Visual and Studio Art Classes

Art classes meet four or five periods per week. The art classes are taught from an approach that relies heavily on studio and material experience. There are, however, elements of discipline-based art education (DBAE). DBAE is centered on a systematic sequential teaching method that emphasizes four areas of the arts: art production, art criticism, art history, and aesthetics. This approach to art education provides a wide range of learning techniques that can act as a conceptual bridge to other subjects. Skills as well as creativity are developed during this process.

Beginning in 2012, Stevenson has had professional collaborations with multiple galleries and artists. This opportunity for public affirmation of students’ efforts allows them to build pride and confidence in their own abilities and provide a forum for positive and reinforcing interactions between parents and their children.

Performing Arts

One of the best ways for students to engage in the Stevenson community is through the Performing Arts. If you’re looking to test your abilities as an actor or improvisor, to take part in classical or contemporary productions, or are inspired to develop original performances, you will find that Stevenson offers countless opportunities for students to be in the spotlight.

At Stevenson, students of the Performing Arts are not only given the academic and therapeutic resources they need to succeed, they’re offered the full scope of theatrical opportunities uniquely and abundantly available here in New York City. Stevenson’s Performing Arts classes offer diverse experiences, from fully staged theatrical productions, to performing with professional improvisors at the Upright Citizens Brigade Theatre, to taking part in the New York City Shakespearean Monologue competition. Stevenson students have also performed in off-broadway theatres around the city, attended private backstage tours of Broadway Theatres, worked one-on-one with specialists in magic, musical theatre, and stage combat, corresponded with professional playwrights from around the world, and have even had their original scripts published and performed by a Broadway theatre company. 

All students are invited to take part in Stevenson’s Performing Arts regardless of their background in performance or prior experience. Each class is designed to create a comfortable classroom community where students feel safe to experiment and inspired to perform. This individualized approach to teaching each class establishes a safe space for newer performers to learn from those with more experience, while students with more experience continue to build and grow their own repertoire of skills and talents on stage.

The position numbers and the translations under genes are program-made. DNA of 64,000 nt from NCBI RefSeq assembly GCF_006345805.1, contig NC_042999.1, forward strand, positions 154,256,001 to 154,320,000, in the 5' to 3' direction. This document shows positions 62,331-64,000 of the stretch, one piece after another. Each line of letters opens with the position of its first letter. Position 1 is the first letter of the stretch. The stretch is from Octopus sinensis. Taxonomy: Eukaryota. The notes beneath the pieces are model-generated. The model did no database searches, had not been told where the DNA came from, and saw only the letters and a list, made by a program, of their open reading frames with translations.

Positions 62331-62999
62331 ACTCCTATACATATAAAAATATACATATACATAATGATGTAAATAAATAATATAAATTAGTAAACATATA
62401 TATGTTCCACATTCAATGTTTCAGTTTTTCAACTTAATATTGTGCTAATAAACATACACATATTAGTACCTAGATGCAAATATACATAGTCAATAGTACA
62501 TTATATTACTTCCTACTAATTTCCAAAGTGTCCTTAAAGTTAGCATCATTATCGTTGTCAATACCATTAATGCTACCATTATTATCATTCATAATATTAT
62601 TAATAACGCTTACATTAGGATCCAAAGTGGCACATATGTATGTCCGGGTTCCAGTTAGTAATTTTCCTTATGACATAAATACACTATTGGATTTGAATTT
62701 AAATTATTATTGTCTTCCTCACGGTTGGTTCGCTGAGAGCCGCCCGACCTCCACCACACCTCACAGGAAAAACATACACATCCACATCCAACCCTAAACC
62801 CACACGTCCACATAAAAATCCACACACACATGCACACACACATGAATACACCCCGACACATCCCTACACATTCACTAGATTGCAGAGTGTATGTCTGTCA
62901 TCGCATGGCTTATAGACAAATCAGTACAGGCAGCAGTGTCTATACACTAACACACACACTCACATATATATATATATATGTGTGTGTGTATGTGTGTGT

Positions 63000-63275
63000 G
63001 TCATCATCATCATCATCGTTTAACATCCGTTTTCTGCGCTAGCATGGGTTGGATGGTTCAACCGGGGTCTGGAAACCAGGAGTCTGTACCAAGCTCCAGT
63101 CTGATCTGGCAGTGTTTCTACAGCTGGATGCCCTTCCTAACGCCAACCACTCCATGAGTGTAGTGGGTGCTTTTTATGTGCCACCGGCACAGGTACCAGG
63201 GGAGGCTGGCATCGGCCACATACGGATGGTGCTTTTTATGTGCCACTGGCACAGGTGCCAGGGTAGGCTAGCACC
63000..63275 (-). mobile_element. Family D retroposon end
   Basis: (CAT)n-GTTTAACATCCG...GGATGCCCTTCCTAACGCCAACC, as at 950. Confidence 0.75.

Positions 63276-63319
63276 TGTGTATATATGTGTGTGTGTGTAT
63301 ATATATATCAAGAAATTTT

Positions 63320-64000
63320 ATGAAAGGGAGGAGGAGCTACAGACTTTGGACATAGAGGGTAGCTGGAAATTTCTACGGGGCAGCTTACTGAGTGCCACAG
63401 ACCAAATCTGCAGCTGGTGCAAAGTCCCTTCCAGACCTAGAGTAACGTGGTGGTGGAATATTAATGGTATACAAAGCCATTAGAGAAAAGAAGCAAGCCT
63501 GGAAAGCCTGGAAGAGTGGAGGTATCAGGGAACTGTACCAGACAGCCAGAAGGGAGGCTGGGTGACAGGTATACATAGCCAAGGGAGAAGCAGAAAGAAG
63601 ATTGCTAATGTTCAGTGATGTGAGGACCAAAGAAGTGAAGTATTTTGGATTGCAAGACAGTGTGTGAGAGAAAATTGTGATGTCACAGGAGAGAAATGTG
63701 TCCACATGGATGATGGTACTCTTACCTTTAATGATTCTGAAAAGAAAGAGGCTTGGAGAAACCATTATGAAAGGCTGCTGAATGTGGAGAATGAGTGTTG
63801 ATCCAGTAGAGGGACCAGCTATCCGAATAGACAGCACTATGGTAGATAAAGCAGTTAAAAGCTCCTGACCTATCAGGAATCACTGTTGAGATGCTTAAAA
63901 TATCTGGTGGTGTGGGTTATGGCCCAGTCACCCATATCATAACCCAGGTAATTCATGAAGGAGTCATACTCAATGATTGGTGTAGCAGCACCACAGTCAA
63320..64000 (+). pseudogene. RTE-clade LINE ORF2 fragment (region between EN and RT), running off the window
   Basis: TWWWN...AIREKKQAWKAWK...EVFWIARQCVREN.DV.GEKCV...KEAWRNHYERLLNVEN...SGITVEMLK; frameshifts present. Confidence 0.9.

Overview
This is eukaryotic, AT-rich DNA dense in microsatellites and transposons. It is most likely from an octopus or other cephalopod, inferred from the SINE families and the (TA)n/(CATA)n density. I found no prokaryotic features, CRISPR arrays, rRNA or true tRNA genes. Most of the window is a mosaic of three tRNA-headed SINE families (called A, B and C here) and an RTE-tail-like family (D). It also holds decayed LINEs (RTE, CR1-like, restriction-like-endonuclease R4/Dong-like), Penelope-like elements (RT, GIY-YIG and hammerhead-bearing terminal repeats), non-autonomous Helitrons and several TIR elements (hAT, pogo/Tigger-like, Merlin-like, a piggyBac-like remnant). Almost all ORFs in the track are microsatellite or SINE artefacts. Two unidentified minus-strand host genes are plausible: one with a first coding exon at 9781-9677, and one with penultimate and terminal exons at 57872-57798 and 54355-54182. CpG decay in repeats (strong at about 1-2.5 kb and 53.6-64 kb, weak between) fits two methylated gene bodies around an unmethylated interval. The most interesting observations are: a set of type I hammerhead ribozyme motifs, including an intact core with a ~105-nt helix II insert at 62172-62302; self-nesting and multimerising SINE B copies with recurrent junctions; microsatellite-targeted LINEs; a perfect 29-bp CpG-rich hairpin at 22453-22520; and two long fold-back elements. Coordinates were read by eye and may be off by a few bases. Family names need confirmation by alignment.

Each unit of learning with students is experiential and exploratory, which means students often engage in activities that deepen their understanding outside the more formal limitations and constructs of a classroom space (which often means students are on their feet, not seated at desks). Using performance as a mechanism to fully immerse students in a text can transform a solo reading experience into the expression or embodiment of emotional literacy and comprehension. Performance gives students a sense of agency, allowing them to articulate their learning as they sculpt, evaluate, and evolve their knowledge and understanding of text. They engage empathically with characters in plays, and consider cultural and historical contexts to drive and refine artistic choices in performance. Whether Stevenson students are reading aloud the works of Shakespeare or writing and performing original monologues, each students’ unique voice is not only validated, but applauded.


Photography and Film

Photography and Film classes are led by full-time staff, who are also established professionals in the media field.

Throughout a year in Film, students can expect to explore overarching ideas: filmmaking as a juxtaposition of images that advance a story, film having three phases (each with their own rules and traditions), and every story having a beginning, middle and end. While exploring such big ideas, students may work with specific topics like composition of visual images, the elements of a non-dialogue screenplay, and key skills such as footage organization and project setup.

Throughout a year in Photography, students can expect to explore such overarching ideas as the importance of exposure, focus, white balance, and lens selection; the role of a clear primary subject in the photographic frame; and photography’s need for purpose, meaning, and stopping power. Like all of our work in the Arts at Stevenson, class experiences integrate both thinking and doing—direct opportunities to practice the craft and conceptual grounding to deepen an understanding of those tasks.

Art Manifest

Art Manifest is an annual celebration of and immersion in varied art forms for the entire Stevenson community. Students, faculty, and staff participate in multiple days of workshops, art projects, and literary readings, as well as dramatic and musical performances. We extend invitations to professionals who work in fields like culinary, visual, dramatic, literary, dance, music  to come and share their process/experience.  We also go to visit such artists on their home turfs for a deep New York City arts experience.  Just some of our participants have included Tony Danza – actor/author, Lexi Fridell – Broadway actress, senior editor Tracy Sherrod, Stevie Phillips – Broadway producer, and Lauren Fox – actress/entrepreneur.